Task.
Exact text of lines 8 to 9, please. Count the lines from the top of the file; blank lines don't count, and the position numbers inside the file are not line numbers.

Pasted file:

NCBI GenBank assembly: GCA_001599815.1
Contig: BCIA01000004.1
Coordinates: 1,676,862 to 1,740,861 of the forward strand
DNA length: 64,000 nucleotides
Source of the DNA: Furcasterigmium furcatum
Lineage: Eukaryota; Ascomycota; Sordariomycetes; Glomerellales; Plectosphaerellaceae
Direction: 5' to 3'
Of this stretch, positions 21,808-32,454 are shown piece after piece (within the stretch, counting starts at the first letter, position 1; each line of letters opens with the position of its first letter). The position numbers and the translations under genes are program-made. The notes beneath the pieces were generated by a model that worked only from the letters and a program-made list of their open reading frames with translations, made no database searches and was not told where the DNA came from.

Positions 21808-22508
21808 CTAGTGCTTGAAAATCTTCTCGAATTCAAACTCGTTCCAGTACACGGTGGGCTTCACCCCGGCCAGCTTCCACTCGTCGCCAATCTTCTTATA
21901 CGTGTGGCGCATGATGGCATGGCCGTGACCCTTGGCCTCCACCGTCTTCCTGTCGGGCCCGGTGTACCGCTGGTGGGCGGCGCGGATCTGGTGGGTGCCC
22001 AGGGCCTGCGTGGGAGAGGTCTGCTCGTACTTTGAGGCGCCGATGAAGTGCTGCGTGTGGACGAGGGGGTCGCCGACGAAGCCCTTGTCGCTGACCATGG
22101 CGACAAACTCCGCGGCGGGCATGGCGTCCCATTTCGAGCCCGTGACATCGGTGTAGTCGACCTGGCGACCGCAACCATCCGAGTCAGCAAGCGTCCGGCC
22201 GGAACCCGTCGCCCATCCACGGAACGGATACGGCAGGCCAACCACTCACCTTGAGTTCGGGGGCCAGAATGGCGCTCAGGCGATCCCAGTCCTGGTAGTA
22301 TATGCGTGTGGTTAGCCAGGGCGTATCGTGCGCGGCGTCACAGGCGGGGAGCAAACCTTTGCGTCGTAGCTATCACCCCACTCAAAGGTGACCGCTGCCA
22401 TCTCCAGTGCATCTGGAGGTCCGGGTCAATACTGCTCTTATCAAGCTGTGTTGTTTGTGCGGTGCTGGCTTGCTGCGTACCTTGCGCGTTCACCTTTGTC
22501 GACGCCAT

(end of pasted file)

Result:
Of this stretch, positions 21,808-32,454 are shown piece after piece (within the stretch, counting starts at the first letter, position 1; each line of letters opens with the position of its first letter). The position numbers and the translations under genes are program-made. The notes beneath the pieces were generated by a model that worked only from the letters and a program-made list of their open reading frames with translations, made no database searches and was not told where the DNA came from.

Positions 21808-22508